8) Qualifications of the principal Investigator (PI) and others listed in the resume section are important. Unfortunately sometimes the win goes to whoever lists more PhD’s in this section. If at all possible the PI should be a Ph.D. with at least 25% of his/her time available to put towards the work.

9) Its OK not to know for sure that the research will be successful …after all..its research. Be honest about technical risks and the questions that need to be answered to make the project successful. If you list risks and questions in section 2 (Objectives) Be sure to tell the reviewers clearly how you intend to answer the questions and remove the risks.

10) Don’t be afraid to propose “Far-out” ideas as long as you feel confident you can make them work. I submitted an idea for symbolically encoded communications to the Navy and the Technical point of contact told me in the kickoff meeting that they had enough money for three awards. After choosing 2 that they felt were low risk they decided to choose my proposal because in their words…”It was Wacky”. Today we are going into phase III and the results have been remarkable, creating a new paradigm for digital communications for the DOD.

These 10 tips are only the tip of the iceberg that is the SBIR program. In the coming weeks and months I will give more tips. I always give my protégé’s my current Army SBIR template. (Realize that the format between the services (DOD) is different, it differs between agencies (i.e. DOD, NASA, DOE, Etc.) and it also changes from year to year as agencies continually seek to optimize the program). This template gives small businesses a start and I would be happy to send it to you if you email me but you will always need to read the solicitation instructions carefully and outline your proposal in accordance with them.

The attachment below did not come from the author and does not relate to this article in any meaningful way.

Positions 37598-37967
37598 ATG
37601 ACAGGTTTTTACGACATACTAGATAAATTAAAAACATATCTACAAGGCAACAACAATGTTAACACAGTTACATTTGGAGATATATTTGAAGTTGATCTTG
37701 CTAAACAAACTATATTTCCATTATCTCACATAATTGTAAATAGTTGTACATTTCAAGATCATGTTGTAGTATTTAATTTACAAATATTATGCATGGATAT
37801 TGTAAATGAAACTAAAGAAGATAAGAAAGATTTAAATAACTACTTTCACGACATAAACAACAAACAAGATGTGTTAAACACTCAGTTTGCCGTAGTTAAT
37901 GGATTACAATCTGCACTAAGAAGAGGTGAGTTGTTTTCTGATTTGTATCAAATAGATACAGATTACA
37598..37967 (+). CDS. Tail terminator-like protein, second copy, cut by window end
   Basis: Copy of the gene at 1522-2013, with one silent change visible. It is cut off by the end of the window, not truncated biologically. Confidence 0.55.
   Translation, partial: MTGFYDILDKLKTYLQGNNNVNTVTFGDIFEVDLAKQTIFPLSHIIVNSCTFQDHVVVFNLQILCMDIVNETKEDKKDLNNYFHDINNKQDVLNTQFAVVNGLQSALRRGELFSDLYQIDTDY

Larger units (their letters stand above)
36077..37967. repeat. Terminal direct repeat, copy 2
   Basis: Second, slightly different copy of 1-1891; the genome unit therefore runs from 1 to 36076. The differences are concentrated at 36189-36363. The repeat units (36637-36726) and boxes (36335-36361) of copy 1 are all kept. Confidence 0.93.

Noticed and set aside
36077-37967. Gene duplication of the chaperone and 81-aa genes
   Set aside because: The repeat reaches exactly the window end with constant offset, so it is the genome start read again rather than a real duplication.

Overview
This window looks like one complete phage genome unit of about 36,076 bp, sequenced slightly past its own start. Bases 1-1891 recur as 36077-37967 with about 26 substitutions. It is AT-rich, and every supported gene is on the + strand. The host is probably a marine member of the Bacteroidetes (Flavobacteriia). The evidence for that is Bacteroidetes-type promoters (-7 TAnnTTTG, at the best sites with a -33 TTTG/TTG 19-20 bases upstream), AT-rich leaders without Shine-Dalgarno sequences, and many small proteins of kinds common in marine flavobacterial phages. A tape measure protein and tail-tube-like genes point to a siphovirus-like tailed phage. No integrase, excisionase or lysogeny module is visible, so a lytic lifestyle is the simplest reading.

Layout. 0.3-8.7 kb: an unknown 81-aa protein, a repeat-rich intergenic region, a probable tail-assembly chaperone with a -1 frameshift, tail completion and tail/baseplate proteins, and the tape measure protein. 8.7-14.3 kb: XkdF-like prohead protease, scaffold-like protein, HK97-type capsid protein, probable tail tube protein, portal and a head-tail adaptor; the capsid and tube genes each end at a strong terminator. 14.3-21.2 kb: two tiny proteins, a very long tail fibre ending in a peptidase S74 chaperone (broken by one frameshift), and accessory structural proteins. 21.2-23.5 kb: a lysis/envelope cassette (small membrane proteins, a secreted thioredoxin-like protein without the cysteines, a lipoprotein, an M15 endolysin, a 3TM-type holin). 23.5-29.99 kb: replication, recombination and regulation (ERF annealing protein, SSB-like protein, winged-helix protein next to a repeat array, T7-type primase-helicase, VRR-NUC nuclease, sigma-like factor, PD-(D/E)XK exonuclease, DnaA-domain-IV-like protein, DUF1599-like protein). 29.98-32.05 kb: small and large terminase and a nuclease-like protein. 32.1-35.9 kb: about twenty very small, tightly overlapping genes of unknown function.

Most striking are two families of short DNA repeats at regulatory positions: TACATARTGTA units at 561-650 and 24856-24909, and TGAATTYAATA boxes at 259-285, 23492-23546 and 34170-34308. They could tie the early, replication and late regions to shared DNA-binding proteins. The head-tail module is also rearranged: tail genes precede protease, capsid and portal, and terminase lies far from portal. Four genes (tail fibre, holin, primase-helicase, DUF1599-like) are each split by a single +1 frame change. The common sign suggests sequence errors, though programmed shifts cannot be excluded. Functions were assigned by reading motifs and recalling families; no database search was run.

Dr. Andy

Bevilacqua Research Corporation CEO and CTO

“Cognitive Psychophysicist with an interest in almost everything”

FOOTNOTE: It was suggested to me by a very astute employee that I add a sentence or two each time I add an article to the blog to highlight one or more of our most pressing current open hiring requisitions. These can be found on the BRC website at www.brc2.com. BRC Employees that refer someone that is hired to fill one of these open positions will receive a minimum referral bonus of $1000 (after tax). Here is today’s featured open position:

Test Engineer (Scientist and Engineer Level 3)

Job Code: 17-PTO-037
Location: Eglin AFB, FL
Clearance Required: Secret

Job Description/Essential Functions:
Bevilacqua Research Corporation (BRC) is a Service Disabled Veteran Owned, Small Business based in Huntsville, Alabama incorporated in 1992. BRC provides “best-value” technical and management solutions to a diverse government and commercial customer base in the following key business areas: test & evaluation, systems analysis & integration, security & intelligence, and R&D.